For more information on Miyagi, please visit http://www.visitmiyagi.com.

teamLab's Forest of Resonating Lamps is an iconic exhibit from the MORI Building Digital Art Museum as announced by 360 MAGAZINE.

JNTO x Japan’s Winter Illuminations

In celebration of the coming winter months, Japan lights up across the country with winter illuminations in cities, rural areas and natural attractions. While travelers can’t experience many of the illuminations due to travel restrictions this year, below are a few galleries of some of the most exciting events taking place this winter.

Forest of Resonating Lamps – One Stroke, Ice Cave by teamLab, Tokyo

An iconic exhibit from the MORI Building Digital Art Museum, teamLab’s Forest of Resonating Lamps – One Stroke, Ice Cave is an interactive exhibit featuring a seemingly endless arrangement of Venetian glass lamps. The arrangement of the lamps is mathematically determined and when a person stands still close to a lamp, it will shine brightly and cause a chain reaction with all of the surrounding lamps.

Sendai Pageant of Starlight, Miyagi Prefecture

On Jozenji-dori Street in Sendai, about 160 zelkova trees are decorated with over half a million LED lights. With the street Illuminated in a warm glow, it becomes the perfect place for a nice romantic walk while dining on tasty treats from local vendors and shops. In addition to the scenery, there is an ice skating rink and a light tunnel at Kotodai Park.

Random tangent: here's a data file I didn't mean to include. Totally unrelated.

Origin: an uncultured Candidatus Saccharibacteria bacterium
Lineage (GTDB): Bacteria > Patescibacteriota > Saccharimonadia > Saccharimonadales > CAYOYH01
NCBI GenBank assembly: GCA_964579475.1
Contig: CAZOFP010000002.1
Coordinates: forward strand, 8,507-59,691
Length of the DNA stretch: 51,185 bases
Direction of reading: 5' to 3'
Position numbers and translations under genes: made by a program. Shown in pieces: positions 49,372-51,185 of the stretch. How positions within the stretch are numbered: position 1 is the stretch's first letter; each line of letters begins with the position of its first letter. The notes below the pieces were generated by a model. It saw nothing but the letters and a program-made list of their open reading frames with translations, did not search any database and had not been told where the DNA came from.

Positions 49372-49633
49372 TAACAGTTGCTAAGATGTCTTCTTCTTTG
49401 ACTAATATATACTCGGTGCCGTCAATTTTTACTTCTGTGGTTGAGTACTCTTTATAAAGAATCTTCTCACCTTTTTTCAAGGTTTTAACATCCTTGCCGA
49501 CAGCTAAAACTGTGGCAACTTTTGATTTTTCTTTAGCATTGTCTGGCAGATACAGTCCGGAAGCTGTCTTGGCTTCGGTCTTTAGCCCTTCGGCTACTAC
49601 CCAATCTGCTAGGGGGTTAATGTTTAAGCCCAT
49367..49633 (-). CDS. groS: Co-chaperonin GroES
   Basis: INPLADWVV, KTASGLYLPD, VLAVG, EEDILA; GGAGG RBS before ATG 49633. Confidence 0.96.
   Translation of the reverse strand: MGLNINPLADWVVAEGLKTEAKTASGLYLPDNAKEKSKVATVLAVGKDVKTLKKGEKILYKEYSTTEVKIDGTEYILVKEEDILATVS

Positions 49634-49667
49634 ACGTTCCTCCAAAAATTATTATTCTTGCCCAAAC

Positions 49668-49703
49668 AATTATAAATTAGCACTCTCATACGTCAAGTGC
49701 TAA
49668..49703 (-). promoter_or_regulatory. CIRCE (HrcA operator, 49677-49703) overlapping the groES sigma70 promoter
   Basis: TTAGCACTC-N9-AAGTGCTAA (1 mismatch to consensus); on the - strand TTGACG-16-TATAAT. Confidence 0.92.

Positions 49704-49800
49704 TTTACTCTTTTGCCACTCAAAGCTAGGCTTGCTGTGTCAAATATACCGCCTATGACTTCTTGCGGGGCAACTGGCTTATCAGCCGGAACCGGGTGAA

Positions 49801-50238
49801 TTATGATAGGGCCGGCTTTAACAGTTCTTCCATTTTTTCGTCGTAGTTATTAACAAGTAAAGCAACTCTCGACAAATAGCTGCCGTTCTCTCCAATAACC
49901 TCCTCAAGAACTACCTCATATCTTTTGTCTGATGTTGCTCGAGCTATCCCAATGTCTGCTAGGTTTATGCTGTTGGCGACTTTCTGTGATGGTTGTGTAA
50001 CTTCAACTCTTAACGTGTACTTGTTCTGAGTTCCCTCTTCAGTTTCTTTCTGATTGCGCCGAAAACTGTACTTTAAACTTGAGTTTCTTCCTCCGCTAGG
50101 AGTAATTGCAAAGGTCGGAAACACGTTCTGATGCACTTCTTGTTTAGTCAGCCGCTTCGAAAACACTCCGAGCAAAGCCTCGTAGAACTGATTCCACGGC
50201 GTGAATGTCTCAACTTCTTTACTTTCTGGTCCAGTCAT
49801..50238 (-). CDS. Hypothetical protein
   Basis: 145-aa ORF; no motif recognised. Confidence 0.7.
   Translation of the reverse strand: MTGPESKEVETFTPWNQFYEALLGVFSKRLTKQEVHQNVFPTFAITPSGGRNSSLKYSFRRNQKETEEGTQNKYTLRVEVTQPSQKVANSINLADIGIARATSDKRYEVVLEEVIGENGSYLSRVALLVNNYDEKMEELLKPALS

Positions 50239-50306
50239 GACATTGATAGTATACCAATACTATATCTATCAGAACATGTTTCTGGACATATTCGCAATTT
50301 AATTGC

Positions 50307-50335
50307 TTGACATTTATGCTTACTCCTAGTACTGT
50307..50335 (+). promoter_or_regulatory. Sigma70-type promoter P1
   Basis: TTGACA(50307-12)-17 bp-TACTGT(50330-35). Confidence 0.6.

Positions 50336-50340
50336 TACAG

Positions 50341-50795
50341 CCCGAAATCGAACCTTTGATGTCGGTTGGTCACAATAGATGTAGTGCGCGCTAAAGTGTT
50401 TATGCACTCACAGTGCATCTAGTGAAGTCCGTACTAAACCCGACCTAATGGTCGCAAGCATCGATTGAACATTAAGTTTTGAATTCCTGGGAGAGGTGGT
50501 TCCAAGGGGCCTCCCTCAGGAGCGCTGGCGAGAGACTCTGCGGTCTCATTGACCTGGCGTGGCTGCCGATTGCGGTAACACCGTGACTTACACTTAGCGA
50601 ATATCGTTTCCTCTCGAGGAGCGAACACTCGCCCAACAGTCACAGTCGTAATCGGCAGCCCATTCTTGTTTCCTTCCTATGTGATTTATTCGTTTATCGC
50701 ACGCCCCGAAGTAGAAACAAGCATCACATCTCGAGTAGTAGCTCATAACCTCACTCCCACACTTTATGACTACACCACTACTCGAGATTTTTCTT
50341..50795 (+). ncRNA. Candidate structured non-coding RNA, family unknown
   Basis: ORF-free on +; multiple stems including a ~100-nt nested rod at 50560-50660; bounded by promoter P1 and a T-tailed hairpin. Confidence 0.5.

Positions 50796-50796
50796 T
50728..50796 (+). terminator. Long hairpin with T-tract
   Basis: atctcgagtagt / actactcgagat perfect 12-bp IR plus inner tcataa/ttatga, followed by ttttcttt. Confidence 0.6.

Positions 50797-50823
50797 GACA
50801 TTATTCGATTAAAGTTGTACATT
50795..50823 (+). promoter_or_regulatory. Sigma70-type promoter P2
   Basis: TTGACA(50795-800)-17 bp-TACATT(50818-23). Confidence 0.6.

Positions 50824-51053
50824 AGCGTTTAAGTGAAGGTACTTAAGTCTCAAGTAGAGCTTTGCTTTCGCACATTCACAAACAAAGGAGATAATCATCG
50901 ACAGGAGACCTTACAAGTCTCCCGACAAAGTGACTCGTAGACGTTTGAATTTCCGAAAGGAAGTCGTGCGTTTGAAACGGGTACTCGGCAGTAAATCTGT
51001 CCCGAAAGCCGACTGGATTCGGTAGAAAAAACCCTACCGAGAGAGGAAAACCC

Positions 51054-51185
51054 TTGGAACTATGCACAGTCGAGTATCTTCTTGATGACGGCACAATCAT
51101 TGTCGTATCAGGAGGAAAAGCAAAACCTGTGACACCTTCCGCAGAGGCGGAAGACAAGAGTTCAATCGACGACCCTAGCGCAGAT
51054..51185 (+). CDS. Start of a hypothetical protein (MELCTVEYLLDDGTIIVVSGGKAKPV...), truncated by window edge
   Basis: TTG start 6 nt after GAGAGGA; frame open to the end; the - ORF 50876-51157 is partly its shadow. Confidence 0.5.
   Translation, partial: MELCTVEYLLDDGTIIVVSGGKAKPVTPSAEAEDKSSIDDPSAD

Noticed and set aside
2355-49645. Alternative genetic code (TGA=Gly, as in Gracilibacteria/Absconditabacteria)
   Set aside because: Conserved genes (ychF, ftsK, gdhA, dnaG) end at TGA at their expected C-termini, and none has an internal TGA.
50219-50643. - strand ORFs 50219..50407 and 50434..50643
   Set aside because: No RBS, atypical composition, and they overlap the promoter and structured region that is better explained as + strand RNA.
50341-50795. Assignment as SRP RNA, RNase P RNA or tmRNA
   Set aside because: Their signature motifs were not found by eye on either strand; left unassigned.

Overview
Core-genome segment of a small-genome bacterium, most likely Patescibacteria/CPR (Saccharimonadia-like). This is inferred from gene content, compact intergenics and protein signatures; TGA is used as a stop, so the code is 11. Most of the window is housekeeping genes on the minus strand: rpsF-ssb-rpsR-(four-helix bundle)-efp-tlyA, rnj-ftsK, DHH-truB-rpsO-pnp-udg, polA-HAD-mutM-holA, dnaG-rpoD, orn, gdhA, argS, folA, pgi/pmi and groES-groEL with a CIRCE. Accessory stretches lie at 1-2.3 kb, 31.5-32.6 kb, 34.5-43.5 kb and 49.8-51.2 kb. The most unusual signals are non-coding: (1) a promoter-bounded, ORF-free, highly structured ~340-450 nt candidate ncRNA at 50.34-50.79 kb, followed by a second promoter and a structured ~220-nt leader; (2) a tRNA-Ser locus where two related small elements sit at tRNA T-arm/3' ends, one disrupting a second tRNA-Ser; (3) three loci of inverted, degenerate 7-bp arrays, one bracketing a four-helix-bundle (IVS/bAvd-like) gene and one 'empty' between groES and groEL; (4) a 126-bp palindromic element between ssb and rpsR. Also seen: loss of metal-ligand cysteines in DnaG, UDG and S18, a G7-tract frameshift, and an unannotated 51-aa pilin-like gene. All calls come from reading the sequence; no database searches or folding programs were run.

Ashikaga Flower Fantasy, Tochigi Prefecture

Ranked #1 by the Japan’s night-view critics, Ashikaga Flower Park’s Flower Fantasy is one of the most popular seasonal illuminations in the country. Running through February, the Ashikaga Flower Fantasy changes lights about every six weeks to match with a different theme. For November and December, the park puts on a Christmas fantasy and in January and February, the New Year is celebrated with the blooming winter peonies.

Nabana no Sato Winter Illumination, Mie Prefecture

The Nabana no Sato Winter Illumination utilizes millions of LED lights to bring even more color and brightness to the large flower park. Visitors can get a bird’s eye view of the lights from a special observation deck, “swim” through a sea of lights that shine in a huge field and navigate their way through various light tunnels.